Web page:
Hands on internship experience– up close and personal with world textiles

Students standing around a table looking at colorful textiles

Interning at the Gregg

Working as an intern at Gregg Museum of Art and Design provides a backstage pass into a museum environment. As a Visual Art Studies major, my degree has focused on many classes emphasizing art history and production. I have often been told that seeing artwork as a power point presentation on a screen is an entirely different experience than seeing an object or a painting in person. While I have experienced this revelation in several personal instances, (such as visiting the Tate Museum in London and seeing John Constable’s Romantic paintings) there is a whole new dimension when the sense of touch is added to the experience- the rare opportunity of being able to handle objects.

Each week my position involves setting up for a textile history class (ADN 475– Pre-Industrial World Textiles) that meets for three hours every Friday. Although I am not in the class, I have been able to assist in displaying objects that come from various regions all over the world. These textiles have numerous mediums, ages, and uses, which makes handling these objects special and offers an opportunity for something new to learn. My understanding of the textiles has been even more enlightened thanks to a fellow intern (shout out to Ashley) who had enrolled in this textile class a previous semester and can elaborate on the information about the pieces.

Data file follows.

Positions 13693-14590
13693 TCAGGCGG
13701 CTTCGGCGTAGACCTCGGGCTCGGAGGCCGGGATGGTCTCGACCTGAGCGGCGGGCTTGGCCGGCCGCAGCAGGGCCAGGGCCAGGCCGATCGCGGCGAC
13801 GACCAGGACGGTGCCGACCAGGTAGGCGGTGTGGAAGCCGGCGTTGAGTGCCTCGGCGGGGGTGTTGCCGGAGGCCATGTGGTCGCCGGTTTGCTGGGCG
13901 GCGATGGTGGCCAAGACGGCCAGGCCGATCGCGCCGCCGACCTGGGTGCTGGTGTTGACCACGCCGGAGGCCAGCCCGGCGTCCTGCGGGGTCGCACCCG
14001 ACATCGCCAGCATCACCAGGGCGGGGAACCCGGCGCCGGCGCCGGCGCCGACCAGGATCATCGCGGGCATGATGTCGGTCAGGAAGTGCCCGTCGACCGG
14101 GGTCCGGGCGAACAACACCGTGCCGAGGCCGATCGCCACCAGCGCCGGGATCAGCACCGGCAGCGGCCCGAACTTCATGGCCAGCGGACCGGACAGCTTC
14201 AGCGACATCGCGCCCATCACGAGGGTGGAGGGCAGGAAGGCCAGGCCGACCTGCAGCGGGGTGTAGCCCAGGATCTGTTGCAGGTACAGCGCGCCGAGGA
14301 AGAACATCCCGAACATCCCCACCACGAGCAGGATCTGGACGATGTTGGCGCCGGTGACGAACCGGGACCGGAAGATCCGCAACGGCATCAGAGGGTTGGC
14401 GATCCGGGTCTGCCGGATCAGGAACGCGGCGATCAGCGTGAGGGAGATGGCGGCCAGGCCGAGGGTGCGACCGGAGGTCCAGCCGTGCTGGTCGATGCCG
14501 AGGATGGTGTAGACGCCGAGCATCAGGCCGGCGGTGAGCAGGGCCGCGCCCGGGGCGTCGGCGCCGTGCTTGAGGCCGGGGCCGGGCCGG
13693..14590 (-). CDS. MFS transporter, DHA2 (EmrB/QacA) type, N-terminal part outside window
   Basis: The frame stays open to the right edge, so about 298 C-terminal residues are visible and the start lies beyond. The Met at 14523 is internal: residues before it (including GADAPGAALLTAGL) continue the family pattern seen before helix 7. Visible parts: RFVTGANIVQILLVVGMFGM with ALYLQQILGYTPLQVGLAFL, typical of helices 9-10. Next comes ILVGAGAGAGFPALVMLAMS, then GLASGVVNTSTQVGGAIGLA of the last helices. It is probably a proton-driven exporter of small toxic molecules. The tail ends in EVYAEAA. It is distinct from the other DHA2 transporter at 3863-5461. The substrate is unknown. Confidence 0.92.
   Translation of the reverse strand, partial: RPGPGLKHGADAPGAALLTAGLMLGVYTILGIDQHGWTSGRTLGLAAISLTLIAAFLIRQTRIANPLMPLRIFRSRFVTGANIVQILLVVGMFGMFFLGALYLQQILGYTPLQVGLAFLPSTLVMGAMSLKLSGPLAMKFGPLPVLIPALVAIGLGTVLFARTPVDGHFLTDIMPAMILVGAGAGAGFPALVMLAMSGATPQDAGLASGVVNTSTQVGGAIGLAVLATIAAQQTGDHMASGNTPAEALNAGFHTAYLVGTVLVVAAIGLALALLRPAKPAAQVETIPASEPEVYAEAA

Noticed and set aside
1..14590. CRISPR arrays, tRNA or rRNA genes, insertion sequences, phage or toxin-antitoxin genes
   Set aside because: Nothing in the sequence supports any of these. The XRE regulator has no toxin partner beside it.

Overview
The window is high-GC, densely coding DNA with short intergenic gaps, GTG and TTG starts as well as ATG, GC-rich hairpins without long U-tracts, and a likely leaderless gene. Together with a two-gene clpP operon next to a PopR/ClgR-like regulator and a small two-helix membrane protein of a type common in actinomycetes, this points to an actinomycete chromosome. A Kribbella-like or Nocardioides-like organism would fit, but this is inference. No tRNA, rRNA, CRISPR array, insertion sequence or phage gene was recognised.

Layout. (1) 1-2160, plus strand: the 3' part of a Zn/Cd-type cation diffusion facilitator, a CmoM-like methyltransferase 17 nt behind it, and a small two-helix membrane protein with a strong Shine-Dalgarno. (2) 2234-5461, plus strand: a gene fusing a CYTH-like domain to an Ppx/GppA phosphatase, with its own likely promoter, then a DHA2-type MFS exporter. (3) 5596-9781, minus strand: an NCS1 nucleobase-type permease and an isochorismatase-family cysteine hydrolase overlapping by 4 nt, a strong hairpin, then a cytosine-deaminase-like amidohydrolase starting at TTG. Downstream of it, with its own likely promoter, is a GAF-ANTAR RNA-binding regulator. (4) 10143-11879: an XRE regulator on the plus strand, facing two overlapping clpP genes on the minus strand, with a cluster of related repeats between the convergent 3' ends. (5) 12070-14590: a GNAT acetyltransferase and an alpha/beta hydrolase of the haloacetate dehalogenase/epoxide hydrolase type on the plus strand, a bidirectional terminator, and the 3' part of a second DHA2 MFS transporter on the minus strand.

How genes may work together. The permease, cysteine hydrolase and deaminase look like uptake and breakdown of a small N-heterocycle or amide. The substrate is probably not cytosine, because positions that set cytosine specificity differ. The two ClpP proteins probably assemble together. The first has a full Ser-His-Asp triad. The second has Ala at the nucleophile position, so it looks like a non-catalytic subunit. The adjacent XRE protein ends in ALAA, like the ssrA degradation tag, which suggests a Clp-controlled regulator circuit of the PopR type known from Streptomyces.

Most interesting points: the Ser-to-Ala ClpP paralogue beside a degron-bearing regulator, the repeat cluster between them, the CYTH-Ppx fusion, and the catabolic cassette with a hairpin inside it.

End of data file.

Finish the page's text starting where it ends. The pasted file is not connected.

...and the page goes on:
Students standing around a table looking at colorful textiles

Students from Pre-Industrial World Textiles class looking at textiles behind-the-scenes at the Gregg Museum off site facility

The vocabulary that accompanies the unique objects has also been fascinating to learn. Before working at the Gregg, I would not have known what a mola shirt, yei rug, or handwoven kente cloth was, much less what they looked like and were used for. The intricacy of the techniques and craftsmanship that goes into each textile (and object) both astounds and inspires me (e.g. hand sewn quilts, beaded objects, mud cloths). All of these various textile traditions took hours to create and have been passed down through generations.

I look forward to the weeks ahead and the many new things I will learn and encounter during my internship.

Rosalynn Villaescusa, Art Studies (Senior)

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